Elements of the judgement delivered are being appealed by both the Minister for Education and Skills and the State Examinations Commission.

The appeal is being taken in the public interest and will have no implications for the Plaintiff, financial or otherwise, who has now secured her place in university.

The legal costs of my Department in the appeal will comprise counsel fees. There is no solicitor legal fee due to the fact that the Chief State Solicitor’s Office provides the solicitor service at no charge to the Department. No fee notes have been received to date.

Schools Health and Safety

 206. Deputy Róisín Shortall Information on Róisín Shortall Zoom on Róisín Shortall asked the Minister for Education and Skills Information on Joe McHugh Zoom on Joe McHugh if he will engage with an organisation (details supplied) in order to facilitate the distribution of an information pack on scoliosis to schools; and if he will make a statement on the matter. [10828/19]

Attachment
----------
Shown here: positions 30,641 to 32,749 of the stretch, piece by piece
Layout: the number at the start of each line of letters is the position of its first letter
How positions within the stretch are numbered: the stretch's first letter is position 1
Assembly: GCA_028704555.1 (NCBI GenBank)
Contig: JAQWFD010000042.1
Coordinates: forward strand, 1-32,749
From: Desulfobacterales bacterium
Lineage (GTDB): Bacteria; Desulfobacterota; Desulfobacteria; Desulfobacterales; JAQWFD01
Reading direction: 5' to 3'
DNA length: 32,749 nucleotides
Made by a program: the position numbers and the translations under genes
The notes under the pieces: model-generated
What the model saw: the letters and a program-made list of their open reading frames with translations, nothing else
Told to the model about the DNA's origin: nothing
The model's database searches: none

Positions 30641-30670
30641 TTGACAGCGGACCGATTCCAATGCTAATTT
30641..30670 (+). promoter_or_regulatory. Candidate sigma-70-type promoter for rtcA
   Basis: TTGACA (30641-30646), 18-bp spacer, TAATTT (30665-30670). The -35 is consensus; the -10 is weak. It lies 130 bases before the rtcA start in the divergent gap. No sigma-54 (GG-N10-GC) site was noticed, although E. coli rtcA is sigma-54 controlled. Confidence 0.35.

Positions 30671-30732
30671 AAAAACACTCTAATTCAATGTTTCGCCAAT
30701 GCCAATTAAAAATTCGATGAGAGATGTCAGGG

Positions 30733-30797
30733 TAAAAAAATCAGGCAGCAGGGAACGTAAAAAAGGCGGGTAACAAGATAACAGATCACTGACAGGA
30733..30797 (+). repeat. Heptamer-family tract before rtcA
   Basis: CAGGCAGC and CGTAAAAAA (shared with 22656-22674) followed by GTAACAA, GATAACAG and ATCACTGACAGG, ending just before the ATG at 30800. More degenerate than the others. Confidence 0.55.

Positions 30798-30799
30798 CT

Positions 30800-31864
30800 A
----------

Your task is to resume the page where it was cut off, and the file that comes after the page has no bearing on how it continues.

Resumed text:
Minister for Education and Skills (Deputy Joe McHugh): Information on Joe McHugh Zoom on Joe McHugh My officials will contact Scoliosis Ireland to discuss this request and to determine the appropriate action to be taken.

School Curriculum

 207. Deputy Alan Farrell Information on Alan Farrell Zoom on Alan Farrell asked the Minister for Education and Skills Information on Joe McHugh Zoom on Joe McHugh his views on making home economics compulsory for students up to junior certificate level with a view to reducing levels of childhood obesity; and if he will make a statement on the matter. [10840/19]